Pros:

  • The recipes are quick and easy to make.  
  • Feeling of accomplishment from cooking your own food 
  • You can customize the number of meals you want. 
  • Kits are accommodating to dietary restrictions and allergies.  
  • Precise portioning cuts down on food waste. 
  • The platform is easy to use, offers plenty of fresh, healthy choices. 

Cons: 

  • Kits come with excess packaging to get rid of.  
  • Subscription required. 
  • For hungrier eaters, portion sizes may leave a little bit to be desired.  
  • On occasion, ingredients may arrive spoiled.  
  • Dishes are not quite chef or restaurant quality.  
  • You still need to put the time and effort into cooking and cleaning up afterward.  
  • Usually supporting a large, multinational corporation.  
The bottom line:

Easier than shopping and cooking for yourself and cheaper than eating out, meal prepping kits are a good mix of affordability and convenience. But if you’re looking for a more memorable experience that you don’t have to cook yourself, there are better options out there. 

 

Ready to Eat/Frozen Meal Delivery Service 

Price:

$$ There are many different services that ship frozen meals to your door, and they can all fluctuate on price, with some high-end options out there. However, you can normally expect to pay about $11-15 per meal, plus shipping fees 

Process: 

Create a profile on a frozen meal delivery site such as Home Bistro, choose your meal(s) or meal plan(s)wait for delivery, and pop the box in the microwave to heat up. 

Pros:

  • Good variety of chef-inspired meals that come with protein, starch, vegetable, and sauce.
  • Many of the meals are highly tailored to specific diets such as weight loss, keto, and paleo. 
  • Most of the meals are ready to eat after just a few minutes in the microwave or oven 
  • Frozen meals can keep in the freezer indefinitely.  
  • No cleanup required.  

Cons:    

  • Many services don’t begin to offer free shipping unless you order a certain amount.  
  • Reheating frozen food can feel boring and impersonal; food may be bland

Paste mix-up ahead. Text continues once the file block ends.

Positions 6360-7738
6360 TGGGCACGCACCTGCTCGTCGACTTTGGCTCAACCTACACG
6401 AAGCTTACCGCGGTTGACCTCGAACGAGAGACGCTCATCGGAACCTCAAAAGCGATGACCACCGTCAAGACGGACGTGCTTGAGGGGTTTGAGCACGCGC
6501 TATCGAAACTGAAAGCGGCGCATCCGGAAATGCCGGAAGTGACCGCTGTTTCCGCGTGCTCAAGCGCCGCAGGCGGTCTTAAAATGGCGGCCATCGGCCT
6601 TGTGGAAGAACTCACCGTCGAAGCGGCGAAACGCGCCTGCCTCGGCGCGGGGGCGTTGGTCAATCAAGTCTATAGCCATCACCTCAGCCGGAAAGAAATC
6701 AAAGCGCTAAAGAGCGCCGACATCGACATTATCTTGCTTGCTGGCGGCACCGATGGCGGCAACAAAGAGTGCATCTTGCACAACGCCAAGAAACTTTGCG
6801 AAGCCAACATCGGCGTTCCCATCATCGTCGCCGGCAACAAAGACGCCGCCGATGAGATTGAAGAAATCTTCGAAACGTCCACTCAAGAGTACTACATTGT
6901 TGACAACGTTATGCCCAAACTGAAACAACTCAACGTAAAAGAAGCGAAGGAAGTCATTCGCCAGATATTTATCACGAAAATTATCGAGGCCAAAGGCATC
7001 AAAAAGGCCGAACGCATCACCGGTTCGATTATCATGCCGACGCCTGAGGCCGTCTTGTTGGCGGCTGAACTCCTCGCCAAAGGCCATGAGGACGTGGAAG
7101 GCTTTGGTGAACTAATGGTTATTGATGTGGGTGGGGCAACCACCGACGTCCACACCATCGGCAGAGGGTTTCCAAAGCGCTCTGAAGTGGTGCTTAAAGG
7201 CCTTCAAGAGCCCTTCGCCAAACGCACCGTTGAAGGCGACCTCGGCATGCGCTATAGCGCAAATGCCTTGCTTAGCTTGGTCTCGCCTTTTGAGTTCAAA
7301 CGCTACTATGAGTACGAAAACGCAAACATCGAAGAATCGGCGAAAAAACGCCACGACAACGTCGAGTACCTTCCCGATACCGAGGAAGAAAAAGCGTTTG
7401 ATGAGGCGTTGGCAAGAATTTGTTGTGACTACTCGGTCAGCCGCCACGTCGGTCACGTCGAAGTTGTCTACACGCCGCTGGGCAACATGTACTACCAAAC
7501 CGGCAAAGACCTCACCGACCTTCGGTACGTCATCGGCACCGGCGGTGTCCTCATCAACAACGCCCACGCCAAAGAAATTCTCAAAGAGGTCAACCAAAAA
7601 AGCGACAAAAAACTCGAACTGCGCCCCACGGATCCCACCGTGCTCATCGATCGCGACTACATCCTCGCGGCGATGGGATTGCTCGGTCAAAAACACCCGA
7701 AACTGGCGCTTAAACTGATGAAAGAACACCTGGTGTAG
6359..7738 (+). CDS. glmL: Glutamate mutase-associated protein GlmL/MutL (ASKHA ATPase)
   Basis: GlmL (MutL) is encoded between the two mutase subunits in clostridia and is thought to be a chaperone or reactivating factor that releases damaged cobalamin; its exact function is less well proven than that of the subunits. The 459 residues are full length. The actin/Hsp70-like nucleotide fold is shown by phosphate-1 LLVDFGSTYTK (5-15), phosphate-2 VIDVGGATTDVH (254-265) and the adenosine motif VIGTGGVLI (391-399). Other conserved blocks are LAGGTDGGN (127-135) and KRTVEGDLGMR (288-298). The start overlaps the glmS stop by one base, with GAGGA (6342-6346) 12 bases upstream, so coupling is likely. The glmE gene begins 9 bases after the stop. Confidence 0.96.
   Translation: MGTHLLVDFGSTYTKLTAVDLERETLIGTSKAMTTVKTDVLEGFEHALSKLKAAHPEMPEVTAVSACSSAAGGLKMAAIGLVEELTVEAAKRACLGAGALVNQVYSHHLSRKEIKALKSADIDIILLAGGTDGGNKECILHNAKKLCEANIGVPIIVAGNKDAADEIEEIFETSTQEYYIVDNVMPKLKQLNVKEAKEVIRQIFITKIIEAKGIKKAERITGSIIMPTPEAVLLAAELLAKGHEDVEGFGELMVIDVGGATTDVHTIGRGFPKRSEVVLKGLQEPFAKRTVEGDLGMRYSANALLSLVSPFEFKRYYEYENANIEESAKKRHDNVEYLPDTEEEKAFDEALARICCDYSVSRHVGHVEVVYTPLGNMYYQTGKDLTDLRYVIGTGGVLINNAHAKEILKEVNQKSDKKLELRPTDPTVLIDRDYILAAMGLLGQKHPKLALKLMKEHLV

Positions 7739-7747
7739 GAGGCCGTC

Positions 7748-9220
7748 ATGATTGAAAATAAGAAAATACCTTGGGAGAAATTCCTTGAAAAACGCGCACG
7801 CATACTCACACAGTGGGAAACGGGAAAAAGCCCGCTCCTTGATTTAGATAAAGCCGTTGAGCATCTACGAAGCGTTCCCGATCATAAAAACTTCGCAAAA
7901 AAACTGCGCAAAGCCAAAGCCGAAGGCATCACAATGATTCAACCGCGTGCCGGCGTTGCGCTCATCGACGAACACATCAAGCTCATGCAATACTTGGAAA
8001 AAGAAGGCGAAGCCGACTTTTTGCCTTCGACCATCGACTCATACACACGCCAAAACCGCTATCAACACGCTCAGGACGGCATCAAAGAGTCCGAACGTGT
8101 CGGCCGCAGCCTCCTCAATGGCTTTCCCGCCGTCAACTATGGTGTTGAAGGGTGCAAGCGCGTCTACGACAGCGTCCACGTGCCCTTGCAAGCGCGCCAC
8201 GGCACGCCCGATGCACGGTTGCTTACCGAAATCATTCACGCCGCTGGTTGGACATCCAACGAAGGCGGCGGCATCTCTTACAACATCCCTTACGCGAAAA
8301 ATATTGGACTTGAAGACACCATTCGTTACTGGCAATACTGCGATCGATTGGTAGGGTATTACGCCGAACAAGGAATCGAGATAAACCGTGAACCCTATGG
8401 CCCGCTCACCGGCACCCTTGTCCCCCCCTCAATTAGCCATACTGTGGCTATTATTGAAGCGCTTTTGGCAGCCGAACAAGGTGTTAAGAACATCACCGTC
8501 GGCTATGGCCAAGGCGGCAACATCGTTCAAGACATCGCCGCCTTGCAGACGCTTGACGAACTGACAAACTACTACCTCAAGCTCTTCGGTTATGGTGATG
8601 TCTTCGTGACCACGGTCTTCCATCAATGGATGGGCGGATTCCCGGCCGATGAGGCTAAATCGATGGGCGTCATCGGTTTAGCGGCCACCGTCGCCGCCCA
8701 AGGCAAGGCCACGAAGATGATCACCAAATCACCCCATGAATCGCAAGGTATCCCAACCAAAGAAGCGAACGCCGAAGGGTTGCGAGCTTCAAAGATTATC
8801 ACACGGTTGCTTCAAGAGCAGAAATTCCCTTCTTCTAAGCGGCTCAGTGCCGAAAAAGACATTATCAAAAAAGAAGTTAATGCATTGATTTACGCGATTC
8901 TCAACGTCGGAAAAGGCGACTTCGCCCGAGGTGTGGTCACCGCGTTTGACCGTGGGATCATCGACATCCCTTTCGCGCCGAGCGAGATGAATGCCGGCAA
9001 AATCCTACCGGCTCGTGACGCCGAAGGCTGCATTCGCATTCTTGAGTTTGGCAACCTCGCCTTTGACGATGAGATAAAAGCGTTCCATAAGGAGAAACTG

• Boxes may take a while to arrive. 
  • Sometimes food may come partially defrosted or not reheat evenly.  
The bottom line:

There’s no denying the convenience of being able to pop something in the microwave and have a hot meal in a few minutes. But while frozen meals have certainly improved from the days of supermarket TV dinnersthey’re more of an occasional fare than something you’d want to eat regularly.  

 

Takeout/Delivery

Price:

$-$$ Depending on where you’re getting takeout from, the price can fluctuate greatly. 

The Process:

Call up a restaurant, go online to order, or use one of the many apps like DoorDash or Uber Eats to set up a pickup or delivery.  

Pros:

  • During the pandemic, it’s easier than ever to get takeout 
  • There’s a great variety of places to get fresh, healthy, delicious takeout from. 
  • Usually only takes about 30 minutes to get food.  
  • Supporting local businesses.  

Cons 

  • You have to drive to the restaurant or pay extra delivery fees. 
  • Generally, one can only get one type of cuisine at once and may not have leftovers to enjoy all week.   
  • If you have dietary restrictions or allergies, it could be tricky to ensure the meal fits your needs. 
  • Food apps layer on their service charges and those can add up. 
The bottom line:

Generally speaking, takeout is a relatively affordable, convenient way to have dinner once or twice a week.  

 

CookinGenie for Meal Prepping

Price:

$$ Prices will differ by Genie and by dish, but most are between $10-$15 per portion. 

The Process:

Visit CookinGenie.com, type in your location, and you can browse through our many talented genies. You can look through each genie’s menu and profile individually, or search by dish or type of cuisine. Then, select the dishes you want to order and pick a time and date for a genie to come to your home and cook for you. They will arrive with everything they need, cook you a delicious meal, and restore your kitchen to the state they found it in.  

Pros: 

  • CookinGenie food is fresh, wholesomeand delicious.  
  • A skilled cook preparing restaurant-quality food for you adds a unique personal touch 
  • A wide variety of different cuisines and dishes are available at once.